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Number of Homeless Vets Increases Steadily

Helping homeless military families with grants and affordable housing

According to the U.S. Veterans Administration the number of veterans’ families in its homeless programs is marching steadily upward. In 2012, 4,383 veterans’ families, or 86 percent more than in 2009, required VA assistance.

 “In the military community there is a higher percentage than in the civilian community,” said State Sen. Carlo Leone, a Democrat representing Stamford and Darien in the 27th Senate District and co-chair of the Veterans Committee.

To help mitigate homelessness the committee is looking into ways to make more supportive affordable housing available to military families in need. Leone said the committee will explore various non-profit and private sources to help. One idea is to refurbish vacant homes for military families.

One local foundation shows what a difference one person can make. The New Canaan-based Peter Wojtecki Foundation helped three veterans in 2011, for a total of more than $10,000 in grants.

While the number of homeless veterans’ families has been increasing, the total number of homeless veterans, mostly single males, dropped 12 percent in 2011, according to the VA. The annual Homeless Assessment Report showed 67,495 homeless veterans counted on a single night in January 2011, a drop from 76,329 the previous year.

PLAY FAIR WITH THE FARE

“The administration is doing exactly what I feared it would do regarding the train fares,” state Rep. Gail Lavielle, a Republican representing Wilton and Norwalk in the 143rd House District. “It has proposed reducing the state's subsidy to both rail and bus transit, as a consequence of the 4 percent increases.”

“Money from the fare increases should go to improving that system--as I understand it, the rate hikes were sold on that basis.  I take my lead on these issues from Gail Lavielle, who is terrific,” said state Sen. Joseph Markley, a Republican representing Cheshire, Southington, Wolcott and Waterbury in the 16th Senate District.

Lavielle said it appears the state may also put part of that money into the general fund. “So passengers are paying for a service, and the money is being used for something else,” she said.

Aside from Lavielle, many lawmakers are on board with H.B. 5067, proposed legislation to keep bus and rail fare increases for bus and rail upgrades.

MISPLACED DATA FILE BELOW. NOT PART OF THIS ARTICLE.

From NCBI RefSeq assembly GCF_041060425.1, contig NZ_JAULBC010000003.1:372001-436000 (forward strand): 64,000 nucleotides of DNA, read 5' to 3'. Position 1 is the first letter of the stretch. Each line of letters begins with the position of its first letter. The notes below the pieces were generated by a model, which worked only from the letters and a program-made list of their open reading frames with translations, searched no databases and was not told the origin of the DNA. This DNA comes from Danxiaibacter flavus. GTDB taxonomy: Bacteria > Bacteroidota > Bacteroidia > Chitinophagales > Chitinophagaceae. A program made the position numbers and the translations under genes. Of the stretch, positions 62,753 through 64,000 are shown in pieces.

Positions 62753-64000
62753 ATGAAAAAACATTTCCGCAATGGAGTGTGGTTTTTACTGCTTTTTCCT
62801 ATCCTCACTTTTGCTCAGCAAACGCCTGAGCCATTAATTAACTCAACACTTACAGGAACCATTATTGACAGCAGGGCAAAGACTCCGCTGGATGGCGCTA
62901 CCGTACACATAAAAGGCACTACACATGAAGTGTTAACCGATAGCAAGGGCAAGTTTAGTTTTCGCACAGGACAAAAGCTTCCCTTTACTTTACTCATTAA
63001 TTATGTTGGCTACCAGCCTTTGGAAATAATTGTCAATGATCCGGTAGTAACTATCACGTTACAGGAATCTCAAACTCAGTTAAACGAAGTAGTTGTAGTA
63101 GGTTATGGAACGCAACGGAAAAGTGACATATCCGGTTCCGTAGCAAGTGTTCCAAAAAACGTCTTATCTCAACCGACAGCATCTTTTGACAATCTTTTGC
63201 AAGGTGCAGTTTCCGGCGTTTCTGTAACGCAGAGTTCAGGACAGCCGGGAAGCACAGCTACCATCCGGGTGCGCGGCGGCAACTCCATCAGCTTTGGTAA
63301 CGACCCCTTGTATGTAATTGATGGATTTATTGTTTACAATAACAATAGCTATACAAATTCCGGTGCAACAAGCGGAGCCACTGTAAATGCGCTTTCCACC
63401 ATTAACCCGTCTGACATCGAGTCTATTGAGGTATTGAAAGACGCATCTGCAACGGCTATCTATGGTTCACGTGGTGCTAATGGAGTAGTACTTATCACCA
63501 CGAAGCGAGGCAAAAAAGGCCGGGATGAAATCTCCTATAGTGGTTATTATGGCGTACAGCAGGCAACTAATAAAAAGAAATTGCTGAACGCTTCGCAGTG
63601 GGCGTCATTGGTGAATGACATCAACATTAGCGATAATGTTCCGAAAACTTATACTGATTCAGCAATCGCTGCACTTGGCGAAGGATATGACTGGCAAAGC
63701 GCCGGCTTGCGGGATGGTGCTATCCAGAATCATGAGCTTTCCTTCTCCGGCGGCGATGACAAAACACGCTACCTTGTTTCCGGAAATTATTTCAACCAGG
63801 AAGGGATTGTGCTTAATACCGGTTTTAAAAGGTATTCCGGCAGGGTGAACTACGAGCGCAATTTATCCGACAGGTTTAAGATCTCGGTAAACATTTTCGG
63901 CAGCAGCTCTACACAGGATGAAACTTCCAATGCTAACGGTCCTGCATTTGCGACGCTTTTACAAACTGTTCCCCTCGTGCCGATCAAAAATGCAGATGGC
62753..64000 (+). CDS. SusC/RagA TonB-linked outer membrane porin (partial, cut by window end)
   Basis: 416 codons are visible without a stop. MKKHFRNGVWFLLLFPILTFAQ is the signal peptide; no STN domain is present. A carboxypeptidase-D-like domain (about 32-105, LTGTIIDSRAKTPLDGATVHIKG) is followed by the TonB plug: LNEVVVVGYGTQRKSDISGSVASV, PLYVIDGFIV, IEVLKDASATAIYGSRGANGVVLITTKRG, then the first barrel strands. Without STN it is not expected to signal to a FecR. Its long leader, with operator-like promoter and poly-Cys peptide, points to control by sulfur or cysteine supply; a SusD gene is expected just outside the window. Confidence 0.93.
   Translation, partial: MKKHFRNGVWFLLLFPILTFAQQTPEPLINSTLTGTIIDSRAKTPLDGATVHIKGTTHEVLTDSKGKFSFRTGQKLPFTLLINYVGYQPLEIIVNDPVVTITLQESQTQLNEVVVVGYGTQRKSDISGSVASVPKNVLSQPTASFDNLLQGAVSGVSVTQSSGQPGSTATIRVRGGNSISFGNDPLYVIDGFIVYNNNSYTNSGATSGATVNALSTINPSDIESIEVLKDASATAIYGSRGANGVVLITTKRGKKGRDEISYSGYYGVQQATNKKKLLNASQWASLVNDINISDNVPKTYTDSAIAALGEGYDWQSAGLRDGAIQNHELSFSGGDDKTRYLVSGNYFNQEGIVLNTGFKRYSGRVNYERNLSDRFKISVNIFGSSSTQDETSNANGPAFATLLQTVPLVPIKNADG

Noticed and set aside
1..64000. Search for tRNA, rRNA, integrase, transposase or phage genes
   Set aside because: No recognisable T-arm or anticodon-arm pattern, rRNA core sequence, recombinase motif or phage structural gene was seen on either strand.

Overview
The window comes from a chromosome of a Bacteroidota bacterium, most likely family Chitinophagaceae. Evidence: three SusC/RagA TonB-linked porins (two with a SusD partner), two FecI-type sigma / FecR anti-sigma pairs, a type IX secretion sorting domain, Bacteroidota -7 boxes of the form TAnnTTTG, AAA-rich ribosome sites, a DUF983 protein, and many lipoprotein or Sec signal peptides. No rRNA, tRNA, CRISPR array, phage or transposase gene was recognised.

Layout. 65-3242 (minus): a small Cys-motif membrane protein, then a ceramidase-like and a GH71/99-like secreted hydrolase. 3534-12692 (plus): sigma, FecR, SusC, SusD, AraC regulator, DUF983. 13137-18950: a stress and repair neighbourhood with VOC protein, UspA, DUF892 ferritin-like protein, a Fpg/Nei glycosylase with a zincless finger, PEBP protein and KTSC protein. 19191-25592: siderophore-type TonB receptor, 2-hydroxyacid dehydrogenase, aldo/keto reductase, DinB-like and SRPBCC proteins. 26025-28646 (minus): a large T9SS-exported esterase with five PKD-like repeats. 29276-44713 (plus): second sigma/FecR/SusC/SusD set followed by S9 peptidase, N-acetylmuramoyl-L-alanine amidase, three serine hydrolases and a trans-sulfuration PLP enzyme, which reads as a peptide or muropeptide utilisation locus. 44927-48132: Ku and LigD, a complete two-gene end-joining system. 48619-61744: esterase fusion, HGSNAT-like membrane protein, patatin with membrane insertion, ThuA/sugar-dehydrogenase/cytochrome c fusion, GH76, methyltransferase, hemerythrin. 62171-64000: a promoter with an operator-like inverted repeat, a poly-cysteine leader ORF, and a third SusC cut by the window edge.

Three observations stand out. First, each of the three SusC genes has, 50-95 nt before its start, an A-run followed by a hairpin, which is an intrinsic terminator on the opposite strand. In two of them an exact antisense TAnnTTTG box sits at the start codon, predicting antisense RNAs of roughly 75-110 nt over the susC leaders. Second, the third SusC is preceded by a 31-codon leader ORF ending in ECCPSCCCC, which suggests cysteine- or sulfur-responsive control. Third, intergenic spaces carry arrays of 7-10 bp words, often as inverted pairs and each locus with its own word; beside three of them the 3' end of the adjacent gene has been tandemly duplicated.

Here is a list of other local lawmakers who support the bill:

  • State Rep. Jason Perillo, a Republican representing Shelton in the 113th House District.
  • State Rep. Laura Hoydick, a Republican representing Stratford in the 120th House District.
  • State Rep. Lawrence Miller, a Republican representing Shelton and Stratford in the 122nd House District.

TRACKING SEX OFFENDERS AFTER RELEASE

This year the state focuses on sex offenders to see how well Connecticut is doing reducing crime and becoming more efficient. According to a Feb. 15, 2012 report, recidivism and changes in the correctional population are two key signs of how well the system is working.

“We believe this will provide policy makers and practitioners with the data and analysis they need to identify offenders with a high risk for committing new sex offenses following release from prison. At the end of the day, our goal is public safety by reducing the level of recidivism. Based on our analysis, post-release supervision focused on the high-risk sex offenders appears to be a cost-effective strategy to prevent crime,” wrote Mike Lawlor, under secretary of Criminal Justice Policy and Planning Division, State Office of Policy and Management in the introduction.

The study tracked 14,393 men for a five-year period following their 2005 release or discharge from a Connecticut prison in 2005.  According to the report this is the first time the state has measured offenders with previous sex offense convictions as well as convicted offenders who were originally charged as sex offenders but who were ultimately convicted of other offenses. 

Over the next five years, 286 of these men were arrested and charged with sex offenses committed after they were released from prison. Of those, 134 men were convicted for new sex offenses after release and 99 were returned to the prison to begin new prison sentences for a sex crime. Of the 99 men who received prison sentences for new sex crimes, only 13 had served a prior prison sentence for a sexual offense.

The report said readers should  “recognize, however, that these men were not the only men released from prison in 2005 who had been involved in prior crimes in which a significant, criminal sexual component had been present. These 746 men were the only ones who had actually been convicted for specific sexual offenses and sentenced to prison.”

That doesn’t assuage Markley.

“I think the high recidivism rate is a good reason not to expand early release for violent criminals, as the legislature did last year at the governor's urging,” Markely said.

Read the full report.

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